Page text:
"We use inside skirt steak," he said. "It's already marinated when we buy it. Then we add our own seasonings."
"It sure doesn't get this tender when I grill it," I said.
Then the meat doctors shared a secret—enzymes. To create tender beef fajitas like the ones on our sizzling comal, meat processors treat tough inner skirt with commercial enzymes or natural enzymes such as papain, which is extracted from papaya, and ficin, which comes from figs.
Papain is tricky. It doesn't start softening up the meat until it is activated by a temperature of at least 122 degrees Fahrenheit. And once it starts, it doesn't stop until the meat cools off. If you have ever had fajitas that tasted like mush, it's because they were cooked too long or the restaurant kept papain-treated meat in the warmer or on the steam table too long after it was cooked.
But you can get papain in the grocery store—it's the active ingredient in Adolph's Meat Tenderizer. All I had to do was come up with some marinade recipes with papain, and backyard barbecuers could make tender inside skirt steak at home, right?
Savell and Griffin said it's not that simple. When you marinate meat at home, you are lucky to get a 2 percent "take-up rate," as the measure of absorption is known in the biz. To increase the take-up rate, commercial meatpackers do their marinating in a commercial vacuum tumbler. Mechanically tumbling the meat and the marinade in a rotating vacuum container with paddles breaks up and stretches out the protein fibers, increasing the meat's ability to absorb the liquid.
With as little as 20 minutes of vacuum tumbling, the "take-up" ratio can be increased to 10 percent. Along with the tenderizer and spices, salt and phosphate are also added to increase moisture retention. That makes the meat juicier and pads the meatpackers' profits by increasing the weight.
But it gets even more complicated. There isn't enough inside skirt steak to satisfy the demand for fajitas. And so the meat scientists are experimenting with other cuts. These mechanically tumbled, enzyme-treated meat cuts are all sold interchangeably under the umbrella term "beef for fajitas." You can sample this faux fajita meat at any taqueria in town.
But marketing mystery meats under generic names like "beef for fajitas" runs counter to everything that's going on in the food world. It's exactly the kind of deceptive marketing Eric Schlosser takes on in the new movie Food, Inc.
The local food movement has impressed consumers with the importance of provenance. And meat is the next big thing. That's why so many urbanites nationwide are signing up for butchery classes. Food lovers are ordering organ meat at restaurants, looking for short ribs and soup bones at the grocery store, and trying to cure their own bacon at home.
At Tom Mylan's hugely popular Butchery Classes at the Brooklyn Kitchen in New York, home butchers are learning how to cut up a side of beef, a whole hog or a lamb. In San Francisco, chef Tia Harrison teaches a hands-on class in meat-cutting techniques for women at a meat market.
Then there's the "Sacrificio" class in Seattle, in which a trendy chef named Gabriel Claycamp took participants out to a farm to slaughter a hog, process the meat and eat a pork feast. The slaughtering ceremony was modeled after an account by Anthony Bourdain of a village in Europe where the whole population turned out to process a pig on slaughtering day. The Seattle students brought their children to witness the killing and their kitchen knives to help cut up the meat. The organizers described it as a respectful celebration to help people see the animals they ate as something other than styrene packages in the grocery store.
Jonathan Kauffman at the Seattle Weekly (a sister paper of the Dallas Observer and the Houston Press) attended the Sacrificio class and wrote about it. He saw it as a collision of "a host of food trends," including the rise of farmers markets, the labeling of artisanal producers on menus, the growing concerns about conditions in slaughterhouses and the new "Nose to Tail" attitude about eating the whole animal. Inspired by The Omnivore's Dilemma, in which Michael Pollan goes hunting and butchers a wild hog, young urban food lovers are seeking to understand and deepen their own relationships with meat.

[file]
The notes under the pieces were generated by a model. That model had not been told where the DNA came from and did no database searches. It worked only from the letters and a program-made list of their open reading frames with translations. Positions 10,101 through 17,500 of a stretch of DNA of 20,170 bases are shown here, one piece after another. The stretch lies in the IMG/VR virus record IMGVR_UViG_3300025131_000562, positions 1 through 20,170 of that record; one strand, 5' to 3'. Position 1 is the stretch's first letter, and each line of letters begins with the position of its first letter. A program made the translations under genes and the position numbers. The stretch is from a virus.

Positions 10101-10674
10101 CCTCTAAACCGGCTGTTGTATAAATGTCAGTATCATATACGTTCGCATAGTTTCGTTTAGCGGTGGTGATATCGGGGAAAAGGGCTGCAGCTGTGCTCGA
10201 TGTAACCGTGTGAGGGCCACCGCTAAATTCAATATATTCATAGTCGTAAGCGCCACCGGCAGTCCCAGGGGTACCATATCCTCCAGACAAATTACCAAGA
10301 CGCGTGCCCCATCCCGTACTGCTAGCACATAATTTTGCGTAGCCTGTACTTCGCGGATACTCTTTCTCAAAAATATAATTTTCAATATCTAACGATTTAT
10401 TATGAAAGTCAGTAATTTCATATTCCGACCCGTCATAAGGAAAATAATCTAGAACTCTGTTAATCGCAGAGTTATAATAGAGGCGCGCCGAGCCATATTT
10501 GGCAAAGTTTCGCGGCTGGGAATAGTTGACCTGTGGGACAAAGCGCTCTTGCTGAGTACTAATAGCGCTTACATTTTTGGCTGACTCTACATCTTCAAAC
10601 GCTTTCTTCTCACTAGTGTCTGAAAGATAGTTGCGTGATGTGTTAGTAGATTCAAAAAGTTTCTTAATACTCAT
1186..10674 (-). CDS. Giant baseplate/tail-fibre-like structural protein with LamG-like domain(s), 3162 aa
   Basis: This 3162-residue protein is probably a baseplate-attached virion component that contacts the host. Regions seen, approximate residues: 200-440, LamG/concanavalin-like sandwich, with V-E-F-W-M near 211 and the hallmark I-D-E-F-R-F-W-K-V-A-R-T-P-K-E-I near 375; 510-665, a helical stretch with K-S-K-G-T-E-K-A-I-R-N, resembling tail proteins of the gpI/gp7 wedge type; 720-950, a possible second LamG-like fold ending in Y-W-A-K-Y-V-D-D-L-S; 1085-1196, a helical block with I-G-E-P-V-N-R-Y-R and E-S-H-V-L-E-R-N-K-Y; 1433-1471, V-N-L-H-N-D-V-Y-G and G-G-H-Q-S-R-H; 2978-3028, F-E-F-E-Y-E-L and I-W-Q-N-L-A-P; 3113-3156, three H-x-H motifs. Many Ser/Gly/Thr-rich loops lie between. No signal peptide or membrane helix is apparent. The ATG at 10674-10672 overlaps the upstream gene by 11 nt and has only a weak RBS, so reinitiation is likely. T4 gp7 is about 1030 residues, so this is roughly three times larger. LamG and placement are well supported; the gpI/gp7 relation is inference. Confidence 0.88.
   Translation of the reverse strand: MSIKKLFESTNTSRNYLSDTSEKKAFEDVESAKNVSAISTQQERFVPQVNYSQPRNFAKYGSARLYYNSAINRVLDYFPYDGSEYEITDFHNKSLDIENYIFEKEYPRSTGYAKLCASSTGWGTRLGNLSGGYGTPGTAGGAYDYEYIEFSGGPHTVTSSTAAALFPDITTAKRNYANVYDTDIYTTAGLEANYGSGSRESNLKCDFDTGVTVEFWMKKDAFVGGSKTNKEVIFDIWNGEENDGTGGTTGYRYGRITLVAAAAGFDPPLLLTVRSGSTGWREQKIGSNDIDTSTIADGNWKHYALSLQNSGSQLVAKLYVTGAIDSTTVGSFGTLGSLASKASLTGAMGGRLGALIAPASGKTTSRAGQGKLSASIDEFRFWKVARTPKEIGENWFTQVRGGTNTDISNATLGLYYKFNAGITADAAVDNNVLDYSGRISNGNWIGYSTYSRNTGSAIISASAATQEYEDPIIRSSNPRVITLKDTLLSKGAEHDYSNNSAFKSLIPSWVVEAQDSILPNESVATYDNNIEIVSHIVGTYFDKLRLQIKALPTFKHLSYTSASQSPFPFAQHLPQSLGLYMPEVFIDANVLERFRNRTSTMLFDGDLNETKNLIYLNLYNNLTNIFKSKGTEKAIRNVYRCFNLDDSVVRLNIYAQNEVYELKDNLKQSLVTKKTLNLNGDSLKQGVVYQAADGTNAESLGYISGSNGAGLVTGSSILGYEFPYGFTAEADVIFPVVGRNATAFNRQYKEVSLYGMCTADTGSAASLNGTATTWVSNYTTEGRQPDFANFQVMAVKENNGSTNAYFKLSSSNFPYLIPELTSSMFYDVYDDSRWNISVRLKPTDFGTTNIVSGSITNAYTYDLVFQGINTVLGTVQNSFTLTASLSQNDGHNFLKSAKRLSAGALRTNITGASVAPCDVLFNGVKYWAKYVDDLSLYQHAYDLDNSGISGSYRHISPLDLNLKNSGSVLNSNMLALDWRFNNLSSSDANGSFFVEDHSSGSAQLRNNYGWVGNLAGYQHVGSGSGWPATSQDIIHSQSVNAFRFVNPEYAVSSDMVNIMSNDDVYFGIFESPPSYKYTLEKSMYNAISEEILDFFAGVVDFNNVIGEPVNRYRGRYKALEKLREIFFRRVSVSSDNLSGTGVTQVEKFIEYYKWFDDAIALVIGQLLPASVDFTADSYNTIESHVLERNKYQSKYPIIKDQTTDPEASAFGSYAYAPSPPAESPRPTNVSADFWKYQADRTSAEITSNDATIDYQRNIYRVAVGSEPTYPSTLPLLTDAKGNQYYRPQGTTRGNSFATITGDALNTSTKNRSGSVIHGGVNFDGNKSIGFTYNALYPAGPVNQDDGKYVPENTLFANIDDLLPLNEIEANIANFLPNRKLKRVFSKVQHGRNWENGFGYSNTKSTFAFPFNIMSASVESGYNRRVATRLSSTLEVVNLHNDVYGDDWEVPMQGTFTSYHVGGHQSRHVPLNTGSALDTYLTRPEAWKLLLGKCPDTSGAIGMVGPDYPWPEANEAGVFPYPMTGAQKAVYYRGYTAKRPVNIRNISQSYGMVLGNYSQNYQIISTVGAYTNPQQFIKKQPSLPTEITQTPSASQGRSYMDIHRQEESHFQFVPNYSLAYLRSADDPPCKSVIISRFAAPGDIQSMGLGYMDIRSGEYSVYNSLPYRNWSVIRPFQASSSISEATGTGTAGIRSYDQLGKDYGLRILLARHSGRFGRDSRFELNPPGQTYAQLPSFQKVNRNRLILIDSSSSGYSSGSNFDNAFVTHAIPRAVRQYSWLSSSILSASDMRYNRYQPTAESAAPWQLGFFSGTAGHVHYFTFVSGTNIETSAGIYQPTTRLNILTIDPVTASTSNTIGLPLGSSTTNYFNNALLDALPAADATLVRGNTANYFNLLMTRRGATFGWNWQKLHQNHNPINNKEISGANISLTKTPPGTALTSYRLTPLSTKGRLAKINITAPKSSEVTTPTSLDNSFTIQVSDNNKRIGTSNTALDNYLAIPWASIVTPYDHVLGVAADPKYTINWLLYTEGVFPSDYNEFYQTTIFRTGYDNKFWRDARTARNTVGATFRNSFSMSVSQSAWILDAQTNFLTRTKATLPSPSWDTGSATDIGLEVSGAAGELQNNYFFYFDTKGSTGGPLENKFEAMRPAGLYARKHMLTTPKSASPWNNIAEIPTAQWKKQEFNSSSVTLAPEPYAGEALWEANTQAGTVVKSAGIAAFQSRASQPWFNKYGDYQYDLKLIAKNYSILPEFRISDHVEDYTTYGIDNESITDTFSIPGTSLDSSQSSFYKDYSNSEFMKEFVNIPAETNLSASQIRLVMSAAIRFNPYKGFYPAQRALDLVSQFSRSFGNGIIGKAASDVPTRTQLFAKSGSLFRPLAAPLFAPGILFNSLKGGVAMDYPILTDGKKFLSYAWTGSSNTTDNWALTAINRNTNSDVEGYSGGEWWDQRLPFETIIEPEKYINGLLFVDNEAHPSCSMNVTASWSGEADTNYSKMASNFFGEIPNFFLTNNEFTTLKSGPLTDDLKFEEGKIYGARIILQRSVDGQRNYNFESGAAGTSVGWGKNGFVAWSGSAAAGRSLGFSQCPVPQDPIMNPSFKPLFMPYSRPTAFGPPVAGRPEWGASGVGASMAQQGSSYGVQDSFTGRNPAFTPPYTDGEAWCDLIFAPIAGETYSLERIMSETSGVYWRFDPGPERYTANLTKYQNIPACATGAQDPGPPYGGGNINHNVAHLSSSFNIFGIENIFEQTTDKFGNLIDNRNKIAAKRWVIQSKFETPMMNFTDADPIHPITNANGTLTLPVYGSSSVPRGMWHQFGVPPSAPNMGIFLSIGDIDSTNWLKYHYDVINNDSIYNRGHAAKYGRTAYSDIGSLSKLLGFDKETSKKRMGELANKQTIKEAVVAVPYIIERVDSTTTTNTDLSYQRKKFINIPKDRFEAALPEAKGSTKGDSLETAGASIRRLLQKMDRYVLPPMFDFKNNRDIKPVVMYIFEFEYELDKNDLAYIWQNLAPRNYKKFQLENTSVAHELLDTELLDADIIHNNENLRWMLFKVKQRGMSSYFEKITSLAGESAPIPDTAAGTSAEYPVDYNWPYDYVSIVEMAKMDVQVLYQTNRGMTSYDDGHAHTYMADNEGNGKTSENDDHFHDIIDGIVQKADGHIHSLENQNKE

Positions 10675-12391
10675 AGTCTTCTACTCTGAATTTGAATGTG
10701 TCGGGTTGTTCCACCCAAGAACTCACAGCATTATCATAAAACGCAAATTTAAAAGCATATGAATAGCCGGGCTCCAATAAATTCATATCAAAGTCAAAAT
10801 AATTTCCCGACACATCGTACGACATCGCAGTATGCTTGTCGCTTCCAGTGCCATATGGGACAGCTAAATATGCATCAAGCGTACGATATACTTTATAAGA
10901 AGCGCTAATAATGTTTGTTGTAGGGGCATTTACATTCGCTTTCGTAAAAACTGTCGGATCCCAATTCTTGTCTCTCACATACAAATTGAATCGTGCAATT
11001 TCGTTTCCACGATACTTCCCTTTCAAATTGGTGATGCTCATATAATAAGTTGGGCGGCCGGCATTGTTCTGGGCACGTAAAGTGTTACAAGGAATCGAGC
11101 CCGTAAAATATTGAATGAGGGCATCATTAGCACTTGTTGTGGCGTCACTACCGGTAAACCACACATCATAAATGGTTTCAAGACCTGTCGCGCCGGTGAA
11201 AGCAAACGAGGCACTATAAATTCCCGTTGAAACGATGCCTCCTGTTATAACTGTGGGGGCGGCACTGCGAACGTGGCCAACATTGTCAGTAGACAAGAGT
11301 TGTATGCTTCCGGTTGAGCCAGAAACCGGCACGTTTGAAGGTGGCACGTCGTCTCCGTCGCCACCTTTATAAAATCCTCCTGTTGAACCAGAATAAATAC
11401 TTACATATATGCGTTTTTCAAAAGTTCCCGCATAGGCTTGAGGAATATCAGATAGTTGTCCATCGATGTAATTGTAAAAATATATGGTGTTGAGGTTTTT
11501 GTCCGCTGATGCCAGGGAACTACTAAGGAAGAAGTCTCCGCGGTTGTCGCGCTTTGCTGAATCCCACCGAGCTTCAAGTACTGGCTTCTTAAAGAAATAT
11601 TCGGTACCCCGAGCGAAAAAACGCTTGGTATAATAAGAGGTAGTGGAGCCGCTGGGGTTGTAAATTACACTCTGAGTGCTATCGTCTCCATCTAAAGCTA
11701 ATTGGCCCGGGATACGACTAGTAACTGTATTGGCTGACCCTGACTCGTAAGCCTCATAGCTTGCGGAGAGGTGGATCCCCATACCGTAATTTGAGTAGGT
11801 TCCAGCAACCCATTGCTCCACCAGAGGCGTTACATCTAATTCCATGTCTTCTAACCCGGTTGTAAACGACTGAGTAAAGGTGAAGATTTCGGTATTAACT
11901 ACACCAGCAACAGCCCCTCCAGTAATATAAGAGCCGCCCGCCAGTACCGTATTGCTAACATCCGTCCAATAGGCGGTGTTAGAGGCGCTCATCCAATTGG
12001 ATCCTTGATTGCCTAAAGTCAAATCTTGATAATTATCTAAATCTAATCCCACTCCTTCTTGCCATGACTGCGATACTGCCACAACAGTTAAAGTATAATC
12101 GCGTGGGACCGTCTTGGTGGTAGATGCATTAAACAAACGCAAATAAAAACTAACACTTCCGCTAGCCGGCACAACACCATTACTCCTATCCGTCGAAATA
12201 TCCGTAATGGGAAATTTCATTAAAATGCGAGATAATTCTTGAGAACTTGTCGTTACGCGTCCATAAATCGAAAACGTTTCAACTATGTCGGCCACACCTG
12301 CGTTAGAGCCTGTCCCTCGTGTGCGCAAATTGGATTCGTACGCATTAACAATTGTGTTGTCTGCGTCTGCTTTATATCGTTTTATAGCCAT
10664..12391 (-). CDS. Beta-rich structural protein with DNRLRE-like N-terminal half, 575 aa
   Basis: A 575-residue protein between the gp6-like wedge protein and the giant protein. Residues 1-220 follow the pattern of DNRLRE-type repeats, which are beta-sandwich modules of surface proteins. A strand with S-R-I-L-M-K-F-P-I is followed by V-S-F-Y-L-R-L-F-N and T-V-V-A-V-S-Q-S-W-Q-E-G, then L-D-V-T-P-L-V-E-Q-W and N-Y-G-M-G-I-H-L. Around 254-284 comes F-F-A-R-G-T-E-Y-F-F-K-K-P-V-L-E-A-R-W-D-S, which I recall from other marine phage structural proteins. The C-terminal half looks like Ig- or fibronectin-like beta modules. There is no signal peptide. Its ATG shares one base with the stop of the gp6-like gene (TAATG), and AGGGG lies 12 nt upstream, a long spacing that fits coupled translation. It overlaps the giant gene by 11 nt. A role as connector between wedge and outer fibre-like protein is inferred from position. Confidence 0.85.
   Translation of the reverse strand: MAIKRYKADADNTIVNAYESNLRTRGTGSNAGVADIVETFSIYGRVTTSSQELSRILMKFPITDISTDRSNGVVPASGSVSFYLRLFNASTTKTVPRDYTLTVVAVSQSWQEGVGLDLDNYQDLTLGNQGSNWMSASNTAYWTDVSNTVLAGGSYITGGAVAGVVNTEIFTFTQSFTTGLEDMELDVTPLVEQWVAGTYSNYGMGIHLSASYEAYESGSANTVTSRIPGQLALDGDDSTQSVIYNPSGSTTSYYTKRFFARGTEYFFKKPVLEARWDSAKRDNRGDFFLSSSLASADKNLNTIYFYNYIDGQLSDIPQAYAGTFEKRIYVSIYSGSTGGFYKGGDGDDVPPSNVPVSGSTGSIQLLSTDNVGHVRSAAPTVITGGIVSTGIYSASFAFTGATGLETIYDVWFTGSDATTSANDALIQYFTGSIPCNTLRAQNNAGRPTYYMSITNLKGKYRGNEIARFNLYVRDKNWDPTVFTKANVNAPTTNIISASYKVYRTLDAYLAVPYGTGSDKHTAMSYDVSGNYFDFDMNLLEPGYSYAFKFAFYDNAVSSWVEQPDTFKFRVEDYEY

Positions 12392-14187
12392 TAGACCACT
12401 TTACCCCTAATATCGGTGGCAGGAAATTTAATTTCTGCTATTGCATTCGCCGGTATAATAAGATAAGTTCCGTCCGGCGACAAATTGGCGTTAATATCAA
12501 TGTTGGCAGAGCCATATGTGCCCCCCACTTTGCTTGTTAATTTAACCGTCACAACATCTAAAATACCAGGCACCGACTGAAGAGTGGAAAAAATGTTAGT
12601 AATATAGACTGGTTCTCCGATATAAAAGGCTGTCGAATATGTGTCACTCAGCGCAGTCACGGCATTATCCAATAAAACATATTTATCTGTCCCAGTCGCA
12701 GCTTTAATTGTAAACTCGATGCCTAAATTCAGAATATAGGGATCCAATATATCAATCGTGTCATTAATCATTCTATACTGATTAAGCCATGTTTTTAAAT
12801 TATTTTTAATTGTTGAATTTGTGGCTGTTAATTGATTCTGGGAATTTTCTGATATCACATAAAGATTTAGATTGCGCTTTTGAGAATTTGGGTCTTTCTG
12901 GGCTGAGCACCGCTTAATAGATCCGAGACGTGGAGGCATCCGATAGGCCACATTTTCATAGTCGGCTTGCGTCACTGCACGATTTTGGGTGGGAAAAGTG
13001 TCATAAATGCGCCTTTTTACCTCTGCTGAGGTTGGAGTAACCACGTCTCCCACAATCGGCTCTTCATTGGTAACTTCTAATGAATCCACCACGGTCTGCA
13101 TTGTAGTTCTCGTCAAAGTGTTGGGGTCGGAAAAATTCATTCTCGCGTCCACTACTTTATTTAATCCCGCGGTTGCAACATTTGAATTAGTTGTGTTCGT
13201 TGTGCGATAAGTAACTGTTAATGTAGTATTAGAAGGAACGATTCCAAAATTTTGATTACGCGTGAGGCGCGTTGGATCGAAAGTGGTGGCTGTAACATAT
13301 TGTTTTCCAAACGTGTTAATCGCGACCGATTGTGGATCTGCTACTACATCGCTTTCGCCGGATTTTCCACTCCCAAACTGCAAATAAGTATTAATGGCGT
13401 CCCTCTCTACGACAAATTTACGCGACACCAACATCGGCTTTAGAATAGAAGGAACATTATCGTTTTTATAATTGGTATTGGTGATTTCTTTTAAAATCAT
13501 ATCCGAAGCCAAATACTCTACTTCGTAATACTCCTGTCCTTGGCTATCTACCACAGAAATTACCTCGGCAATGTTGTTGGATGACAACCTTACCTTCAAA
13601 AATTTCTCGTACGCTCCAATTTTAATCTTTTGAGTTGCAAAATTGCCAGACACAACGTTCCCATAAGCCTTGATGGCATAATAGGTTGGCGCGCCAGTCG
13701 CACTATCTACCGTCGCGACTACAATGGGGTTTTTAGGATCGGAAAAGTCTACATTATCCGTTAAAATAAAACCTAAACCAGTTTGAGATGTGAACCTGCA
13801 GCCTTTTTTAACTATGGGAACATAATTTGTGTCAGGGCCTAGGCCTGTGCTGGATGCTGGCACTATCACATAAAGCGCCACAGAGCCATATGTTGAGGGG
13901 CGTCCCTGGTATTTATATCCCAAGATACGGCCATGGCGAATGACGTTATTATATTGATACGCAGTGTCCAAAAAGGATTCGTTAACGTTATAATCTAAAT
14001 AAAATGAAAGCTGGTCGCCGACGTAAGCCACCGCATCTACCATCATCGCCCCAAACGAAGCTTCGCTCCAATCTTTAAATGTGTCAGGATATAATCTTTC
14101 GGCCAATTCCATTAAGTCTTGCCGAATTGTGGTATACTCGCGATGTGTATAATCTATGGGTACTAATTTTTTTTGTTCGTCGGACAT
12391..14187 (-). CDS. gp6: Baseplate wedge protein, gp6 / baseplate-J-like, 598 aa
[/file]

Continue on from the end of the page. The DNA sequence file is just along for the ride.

The "get to know your meat" movement looks a little different from our vantage point here in Texas. Pollan's sense of irony about an intellectual like himself wielding a rifle sounds pretty silly if you hunt routinely. But meat eaters across the country want to know where their meat is coming from.
The dark-brown fajitas at the Original Mama Ninfa's on Navigation Street in Houston came on a sizzling cast-iron comal with lots of caramelized onions. "It's Certified Hereford outside skirt steak. It's not marinated at all. It's just seasoned with salt and pepper and brushed lightly with soy sauce as it comes off the grill," according to the Ninfa's meat buyer, an outspoken chef named Mark Mavrantonis.
Ninfa's has to pay "a pretty penny" to get the hard-to-come-by USDA choice outside skirt steak, Mavrantonis said. The Japanese have driven most restaurants out of the market. Ninfa's is the only restaurant in Texas where I have seen American outside skirt in the last few years, and they serve it there to preserve a tradition.
The beef was cooked to well done and cut into thin strips against the coarse grain. It was so tough you had to pinch the tortilla to keep from pulling the meat strips out with your teeth when you took a bite. But the beef was also very flavorful. The Original Mama Ninfa's on Navigation is the restaurant that made fajitas famous. Thank goodness they still taste like they did in the old days.
A few years ago, under a tent set up on Auditorium Shores for the Hill Country Wine and Food Festival in Austin, Juan Antonio "Sonny" Falcon, the man who calls himself "The Fajita King," addressed a Tex-Mex panel discussion. Falcon claims that during the 1960s, while working as a butcher at Guajardo's Cash Grocery in East Austin, he gave "fajitas" their name while he experimented with the diaphragm muscle. Falcon can document the first time he sold fajitas to the public. It was at a Diez y Seis celebration in Kyle in September of 1969.